I first became acquainted with Etsuko Tashima's work when the traveling show Soaring Voices: Recent Ceramics by Women of Japan came to the Center for Visual Arts in Denver in 2010. I was very pleased to see her work highlighted in the number 92 (June-August 2013) issue of Ceramics Art and Perception. I was really drawn to Tashima's work when I saw it four years ago both for her beautiful, organic forms and for the beautiful interplay between ceramics and glass. The Soaring Voices exhibit highlighted the work of 25 Japanese women, which, of its self is surprising since we normally associate Japanese ceramics with men, and all of the artists in this show had something to say about the identity of a woman.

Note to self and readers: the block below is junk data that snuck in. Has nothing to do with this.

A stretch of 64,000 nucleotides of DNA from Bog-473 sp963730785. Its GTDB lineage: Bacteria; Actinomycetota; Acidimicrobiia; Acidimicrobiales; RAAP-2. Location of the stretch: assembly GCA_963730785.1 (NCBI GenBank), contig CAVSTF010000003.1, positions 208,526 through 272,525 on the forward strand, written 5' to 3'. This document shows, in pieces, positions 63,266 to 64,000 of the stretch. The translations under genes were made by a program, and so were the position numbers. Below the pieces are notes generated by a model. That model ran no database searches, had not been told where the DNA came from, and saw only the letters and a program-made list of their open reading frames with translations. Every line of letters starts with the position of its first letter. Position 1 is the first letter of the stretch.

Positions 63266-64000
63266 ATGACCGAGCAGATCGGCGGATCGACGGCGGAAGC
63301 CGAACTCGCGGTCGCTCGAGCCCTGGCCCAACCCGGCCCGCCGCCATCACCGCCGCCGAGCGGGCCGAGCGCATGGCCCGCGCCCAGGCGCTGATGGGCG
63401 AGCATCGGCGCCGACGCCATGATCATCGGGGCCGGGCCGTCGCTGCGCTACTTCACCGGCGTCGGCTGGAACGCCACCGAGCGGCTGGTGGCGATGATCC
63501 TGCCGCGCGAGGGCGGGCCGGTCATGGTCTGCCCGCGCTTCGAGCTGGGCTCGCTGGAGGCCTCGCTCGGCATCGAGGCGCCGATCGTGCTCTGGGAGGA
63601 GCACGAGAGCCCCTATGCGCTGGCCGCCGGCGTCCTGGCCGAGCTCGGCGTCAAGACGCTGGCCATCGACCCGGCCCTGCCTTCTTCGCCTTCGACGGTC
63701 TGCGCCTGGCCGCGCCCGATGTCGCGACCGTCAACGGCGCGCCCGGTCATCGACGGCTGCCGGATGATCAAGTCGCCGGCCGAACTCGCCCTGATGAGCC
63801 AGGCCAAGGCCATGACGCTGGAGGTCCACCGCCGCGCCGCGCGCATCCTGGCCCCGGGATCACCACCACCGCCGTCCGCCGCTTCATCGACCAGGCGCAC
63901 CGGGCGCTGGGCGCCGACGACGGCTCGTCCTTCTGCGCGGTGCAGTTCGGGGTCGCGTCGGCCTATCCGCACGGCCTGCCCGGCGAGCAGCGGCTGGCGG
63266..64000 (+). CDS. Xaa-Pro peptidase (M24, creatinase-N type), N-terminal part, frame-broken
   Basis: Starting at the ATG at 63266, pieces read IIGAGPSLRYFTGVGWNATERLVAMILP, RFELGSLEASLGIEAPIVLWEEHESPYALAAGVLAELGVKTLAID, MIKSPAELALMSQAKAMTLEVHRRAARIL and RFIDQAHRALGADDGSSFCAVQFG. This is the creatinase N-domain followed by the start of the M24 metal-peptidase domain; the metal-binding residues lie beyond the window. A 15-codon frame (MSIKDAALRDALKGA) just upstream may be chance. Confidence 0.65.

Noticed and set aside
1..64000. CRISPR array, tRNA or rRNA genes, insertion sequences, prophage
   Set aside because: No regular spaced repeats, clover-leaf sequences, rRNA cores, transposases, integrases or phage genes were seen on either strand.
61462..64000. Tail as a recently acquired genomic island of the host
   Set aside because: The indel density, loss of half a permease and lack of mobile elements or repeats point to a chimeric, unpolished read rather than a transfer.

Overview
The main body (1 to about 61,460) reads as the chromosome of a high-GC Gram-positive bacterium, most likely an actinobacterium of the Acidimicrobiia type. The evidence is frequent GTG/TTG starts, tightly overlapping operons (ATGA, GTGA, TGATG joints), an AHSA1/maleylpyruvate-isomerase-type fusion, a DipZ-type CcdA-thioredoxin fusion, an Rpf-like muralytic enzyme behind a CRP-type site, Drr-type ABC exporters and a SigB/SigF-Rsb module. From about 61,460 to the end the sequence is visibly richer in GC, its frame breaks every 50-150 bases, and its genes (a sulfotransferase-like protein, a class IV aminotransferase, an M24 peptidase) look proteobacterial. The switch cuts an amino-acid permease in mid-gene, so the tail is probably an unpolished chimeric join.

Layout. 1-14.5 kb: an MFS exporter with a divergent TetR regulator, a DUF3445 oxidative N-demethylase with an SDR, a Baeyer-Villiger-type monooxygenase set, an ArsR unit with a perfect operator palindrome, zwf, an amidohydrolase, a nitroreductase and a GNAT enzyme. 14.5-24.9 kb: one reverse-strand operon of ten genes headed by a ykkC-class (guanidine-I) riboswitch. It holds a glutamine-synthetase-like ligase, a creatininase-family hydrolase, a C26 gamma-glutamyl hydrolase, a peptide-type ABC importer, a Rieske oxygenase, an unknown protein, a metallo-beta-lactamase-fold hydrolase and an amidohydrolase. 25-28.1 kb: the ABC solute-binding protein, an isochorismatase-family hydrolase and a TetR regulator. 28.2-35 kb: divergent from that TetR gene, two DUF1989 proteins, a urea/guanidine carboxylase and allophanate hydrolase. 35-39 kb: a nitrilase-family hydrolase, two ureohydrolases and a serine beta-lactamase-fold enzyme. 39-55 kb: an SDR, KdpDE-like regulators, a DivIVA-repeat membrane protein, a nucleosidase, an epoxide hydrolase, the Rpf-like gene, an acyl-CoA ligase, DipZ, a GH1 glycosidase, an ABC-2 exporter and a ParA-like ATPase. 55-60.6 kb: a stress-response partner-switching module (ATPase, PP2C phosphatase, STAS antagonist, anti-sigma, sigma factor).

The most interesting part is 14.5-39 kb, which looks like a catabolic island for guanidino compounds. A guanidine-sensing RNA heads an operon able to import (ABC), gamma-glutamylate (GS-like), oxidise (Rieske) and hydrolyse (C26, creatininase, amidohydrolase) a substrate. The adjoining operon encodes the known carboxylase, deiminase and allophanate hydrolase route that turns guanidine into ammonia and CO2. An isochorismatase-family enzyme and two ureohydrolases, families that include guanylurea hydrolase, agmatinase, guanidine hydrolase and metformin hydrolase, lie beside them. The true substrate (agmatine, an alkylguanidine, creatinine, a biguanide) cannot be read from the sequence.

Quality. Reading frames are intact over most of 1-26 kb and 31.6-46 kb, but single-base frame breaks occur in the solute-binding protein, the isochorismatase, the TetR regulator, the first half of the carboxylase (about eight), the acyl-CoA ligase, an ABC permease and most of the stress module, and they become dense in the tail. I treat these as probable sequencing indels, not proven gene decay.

By choosing the theme of a cornucopia, Tashima announces that she is discussing bounty and fruitfulness, themes that can easily be seen as being feminine. Her sensual, organic forms bring to mind the curves of both plants and the female form. The contrast between the opacity of the clay forms and the translucency of the glass speaks of the hard, shallow part of ourselves that we present to the world versus the delicate, sensitive part of ourselves that we reserve for a select few. Tashima herself says that the ceramic is, by its nature, superficial, while the glass, because of its translucency, draws the eye into the work. This is a question that I myself am struggling with in my own work. The question of how to draw someone into my artwork and to have them feel engaged in the work itself is one that I am still working through, but I think Tashima's response to that question is a very beautiful and elegant one. Her work is certainly something that has kept me intrigued for several years.